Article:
Global capacity grew to 370 gigawatts in 2014
FRISCO — Europe is now generating about 8 percent of its total energy usage from wind power, according to an annual report from the European Commission’s Joint Research Centre.
If that doesn’t sound like a lot, here’s another way to look at it: Windpower generated enough electricity to cover the combined annual consumption of Belgium, the Netherlands, Greece and Ireland. Thanks to the ever-decreasing costs of building new windpower facilities, the EU could be producing at least 12 percent of its annual power needs with turbines by 2020.
The report confirms that wind power has been the most widely deployed form of renewable energy in the past two decades, with the global cumulative capacity growing to 370 gigawatts in 2014. Last year represented an annual record with 52.8 GW of wind turbines capacity installed worldwide, a 48% percent increase compared to 2013 and 17 percent over the 2012 record of 45.2GW.
China alone added 23.2 GW of wind power, representing a market share of 44 percent. The EU still leads in cumulative capacity, with 129 GW of onshore and offshore wind installations allowing six countries — Denmark, Portugal, Ireland, Spain, Romania and Germany — to generate between 10 and 40 percent of their electricity from wind.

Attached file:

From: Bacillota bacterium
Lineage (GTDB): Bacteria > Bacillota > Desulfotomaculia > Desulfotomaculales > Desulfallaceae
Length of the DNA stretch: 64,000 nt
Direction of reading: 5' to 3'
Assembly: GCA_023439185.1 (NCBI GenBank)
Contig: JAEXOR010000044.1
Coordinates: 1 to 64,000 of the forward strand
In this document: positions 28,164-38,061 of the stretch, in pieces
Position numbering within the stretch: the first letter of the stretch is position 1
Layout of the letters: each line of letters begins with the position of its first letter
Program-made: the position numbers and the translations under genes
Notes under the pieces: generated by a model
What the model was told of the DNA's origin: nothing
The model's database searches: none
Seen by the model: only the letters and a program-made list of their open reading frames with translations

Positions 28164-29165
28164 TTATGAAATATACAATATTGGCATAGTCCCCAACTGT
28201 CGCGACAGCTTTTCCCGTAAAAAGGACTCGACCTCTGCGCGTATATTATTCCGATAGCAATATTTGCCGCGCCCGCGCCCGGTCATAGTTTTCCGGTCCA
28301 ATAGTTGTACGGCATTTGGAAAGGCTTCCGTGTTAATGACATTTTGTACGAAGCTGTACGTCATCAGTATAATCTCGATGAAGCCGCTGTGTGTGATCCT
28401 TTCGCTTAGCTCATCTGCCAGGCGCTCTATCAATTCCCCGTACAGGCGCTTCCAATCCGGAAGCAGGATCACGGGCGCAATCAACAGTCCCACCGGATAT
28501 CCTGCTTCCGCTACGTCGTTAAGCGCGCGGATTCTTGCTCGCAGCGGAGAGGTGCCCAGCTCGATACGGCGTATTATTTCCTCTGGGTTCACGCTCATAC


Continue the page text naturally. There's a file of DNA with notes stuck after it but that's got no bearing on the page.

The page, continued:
European turbine manufacturers accounted for 78 percent of the non-China world market in 2014. In a context of high competition and diminishing turbine prices, manufacturers managed to improve their balance sheet thanks to better cost management and reduced raw materials costs. The cost of generating wind energy continues its downward trend, highly favored by a reduction in the cost of project financing
The European Union has articulated a “20-20-20” climate and energy goal, targeting a 20 percent reduction in greenhouse gas emissions from 1990 levels, and 20 percent improvement in energy efficiency.
In October 2014 EU leaders agreed on new targets for 2030: domestic greenhouse gas reduction of at least 40 percent compared to 1990, and at least 27 percent for renewable energy and energy savings by 2030.